Jason Wright, you crack me up! You have a way of getting us to see the humor in life's complexities. I've got the skinny kids, but we don't shop at A & F for several reasons. You have spoken about a few of those reasons in such a way that my rolling laughter has put it all into perspective. Thanks for a delightful start to my day!

  • Middle-aged Mormon Man JUNEAU, AK
    May 14, 2013 12:39 p.m.

    Whaaa? "What you cannot do is tell us what’s beautiful. Corporate America doesn’t define beauty, the soul does." ???

    Corporate America defines beauty all the time. If not, things like 5 inch heels, fake eyelashes, and most "fashion" wouldn't even exist. As a society, we line up to be told by Corporate America what the next beautiful things is - then we rush out and buy it.

    I lived through the Disco Era, and know that my soul was not involved in the clothing designs I wore.

  • oldcougar Orem, UT
    May 14, 2013 12:44 p.m.

    CHS 85

    Sandy, UT

    And how much free publicity did you just give him? The solution is sooooo simple. Don't shop there if you don't like their stuff, if their stuff doesn't fit, or you have other beef with them. The feigned outrage every time someone says something you don't agree with is tiresome.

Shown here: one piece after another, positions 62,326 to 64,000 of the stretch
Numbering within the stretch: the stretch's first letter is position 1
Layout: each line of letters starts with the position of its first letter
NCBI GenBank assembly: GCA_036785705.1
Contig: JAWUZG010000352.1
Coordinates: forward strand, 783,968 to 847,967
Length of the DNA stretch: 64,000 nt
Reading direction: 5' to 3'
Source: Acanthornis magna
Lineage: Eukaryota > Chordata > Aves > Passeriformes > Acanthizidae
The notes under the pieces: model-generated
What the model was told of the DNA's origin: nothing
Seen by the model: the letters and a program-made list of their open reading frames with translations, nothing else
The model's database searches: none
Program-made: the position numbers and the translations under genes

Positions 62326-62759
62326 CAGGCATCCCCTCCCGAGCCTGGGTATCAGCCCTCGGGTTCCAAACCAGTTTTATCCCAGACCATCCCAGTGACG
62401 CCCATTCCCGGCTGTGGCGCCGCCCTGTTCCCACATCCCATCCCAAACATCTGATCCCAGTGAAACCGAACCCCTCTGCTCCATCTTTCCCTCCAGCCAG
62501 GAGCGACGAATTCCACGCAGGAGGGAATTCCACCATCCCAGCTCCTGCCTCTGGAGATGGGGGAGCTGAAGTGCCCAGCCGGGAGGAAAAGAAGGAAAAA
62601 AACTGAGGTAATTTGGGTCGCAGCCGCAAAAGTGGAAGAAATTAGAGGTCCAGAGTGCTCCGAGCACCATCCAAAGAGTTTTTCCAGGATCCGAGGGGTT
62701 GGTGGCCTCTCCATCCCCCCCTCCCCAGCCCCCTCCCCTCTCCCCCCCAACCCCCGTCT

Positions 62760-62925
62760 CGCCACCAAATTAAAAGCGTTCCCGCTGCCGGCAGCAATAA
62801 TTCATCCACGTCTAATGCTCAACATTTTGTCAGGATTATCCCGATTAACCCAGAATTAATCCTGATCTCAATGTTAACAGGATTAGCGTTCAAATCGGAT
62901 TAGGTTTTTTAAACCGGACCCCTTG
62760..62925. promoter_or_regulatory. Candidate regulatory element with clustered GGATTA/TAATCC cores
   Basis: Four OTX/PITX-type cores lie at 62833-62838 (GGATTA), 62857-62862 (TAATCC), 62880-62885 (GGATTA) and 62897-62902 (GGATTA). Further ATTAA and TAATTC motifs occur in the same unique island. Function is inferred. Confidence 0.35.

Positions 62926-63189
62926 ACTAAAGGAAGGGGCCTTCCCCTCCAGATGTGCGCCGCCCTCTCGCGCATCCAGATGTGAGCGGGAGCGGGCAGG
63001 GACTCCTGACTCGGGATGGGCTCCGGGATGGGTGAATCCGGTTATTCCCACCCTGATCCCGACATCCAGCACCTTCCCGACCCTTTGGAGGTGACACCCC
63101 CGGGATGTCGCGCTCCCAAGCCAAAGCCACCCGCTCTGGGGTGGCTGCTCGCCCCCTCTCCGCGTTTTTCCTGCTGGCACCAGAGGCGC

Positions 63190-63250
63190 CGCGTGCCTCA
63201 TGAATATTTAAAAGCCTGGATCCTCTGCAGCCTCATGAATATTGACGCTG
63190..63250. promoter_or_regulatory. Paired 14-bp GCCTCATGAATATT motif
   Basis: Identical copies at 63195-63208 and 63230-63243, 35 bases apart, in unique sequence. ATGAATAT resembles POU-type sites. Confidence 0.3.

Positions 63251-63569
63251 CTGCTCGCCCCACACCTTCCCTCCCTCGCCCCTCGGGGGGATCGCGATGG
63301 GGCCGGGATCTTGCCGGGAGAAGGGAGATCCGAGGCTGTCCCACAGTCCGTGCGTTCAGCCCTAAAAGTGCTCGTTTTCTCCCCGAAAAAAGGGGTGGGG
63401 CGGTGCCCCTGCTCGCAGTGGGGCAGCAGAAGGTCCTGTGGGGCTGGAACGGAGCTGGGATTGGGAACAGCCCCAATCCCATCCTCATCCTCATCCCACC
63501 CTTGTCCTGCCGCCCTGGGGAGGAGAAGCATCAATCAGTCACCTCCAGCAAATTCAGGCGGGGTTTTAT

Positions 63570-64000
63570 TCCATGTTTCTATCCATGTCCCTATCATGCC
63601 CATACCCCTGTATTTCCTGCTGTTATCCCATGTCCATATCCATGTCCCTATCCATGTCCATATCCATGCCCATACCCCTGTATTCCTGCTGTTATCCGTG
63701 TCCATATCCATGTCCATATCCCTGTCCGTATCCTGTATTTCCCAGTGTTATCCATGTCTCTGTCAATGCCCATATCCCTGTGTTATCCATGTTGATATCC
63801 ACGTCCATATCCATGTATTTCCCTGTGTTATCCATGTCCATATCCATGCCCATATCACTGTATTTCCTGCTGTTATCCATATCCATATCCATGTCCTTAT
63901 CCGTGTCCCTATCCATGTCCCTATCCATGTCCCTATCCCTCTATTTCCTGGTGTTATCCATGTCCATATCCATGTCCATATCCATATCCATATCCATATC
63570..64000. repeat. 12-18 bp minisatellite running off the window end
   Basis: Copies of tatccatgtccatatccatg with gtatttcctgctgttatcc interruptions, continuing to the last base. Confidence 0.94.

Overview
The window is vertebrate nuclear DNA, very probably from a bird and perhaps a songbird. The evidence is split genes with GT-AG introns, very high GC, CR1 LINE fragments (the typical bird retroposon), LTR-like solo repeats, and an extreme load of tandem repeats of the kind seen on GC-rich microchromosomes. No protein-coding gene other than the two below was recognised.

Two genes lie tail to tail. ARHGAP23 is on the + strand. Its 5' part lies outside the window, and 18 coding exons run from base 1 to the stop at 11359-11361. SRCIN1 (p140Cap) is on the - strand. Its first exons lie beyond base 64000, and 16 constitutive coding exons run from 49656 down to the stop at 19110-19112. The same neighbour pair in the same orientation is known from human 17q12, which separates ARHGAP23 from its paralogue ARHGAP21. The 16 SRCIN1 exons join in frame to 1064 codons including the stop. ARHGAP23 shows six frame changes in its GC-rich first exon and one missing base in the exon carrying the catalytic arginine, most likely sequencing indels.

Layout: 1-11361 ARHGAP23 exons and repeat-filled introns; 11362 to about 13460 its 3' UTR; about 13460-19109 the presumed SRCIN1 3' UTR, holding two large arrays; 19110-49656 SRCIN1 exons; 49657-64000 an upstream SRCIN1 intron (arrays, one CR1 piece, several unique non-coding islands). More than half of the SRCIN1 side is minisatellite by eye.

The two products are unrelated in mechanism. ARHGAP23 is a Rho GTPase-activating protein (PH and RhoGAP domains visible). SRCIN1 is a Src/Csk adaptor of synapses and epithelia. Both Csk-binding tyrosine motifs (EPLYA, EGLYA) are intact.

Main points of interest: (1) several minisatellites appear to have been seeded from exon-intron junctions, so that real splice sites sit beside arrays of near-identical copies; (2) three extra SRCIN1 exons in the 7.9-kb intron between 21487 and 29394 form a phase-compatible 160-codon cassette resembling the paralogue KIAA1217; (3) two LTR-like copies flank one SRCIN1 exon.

So, if Jason's stuff is to tiresome, follow your own advice and don't read it or comment on it.
    And, did you really see outrage in his article? I thought it was civil, controlled, and well written.

  • Sasha Pachev Provo, UT
    May 14, 2013 1:14 p.m.

    I had never even heard of A & F until now. We shop for clothes at DI, Savers, and Walmart. Costco for special occasions. We have six boys and two girls. We teach them that if they want to stand out, they should do it by developing their talents and achieving challenging goals, not by the clothes they wear.

  • Claudio Springville, Ut
    May 14, 2013 1:22 p.m.

    Who cares?

    Why single out A&F? I can think of a handful of other stores and brands that are no different in their marketing.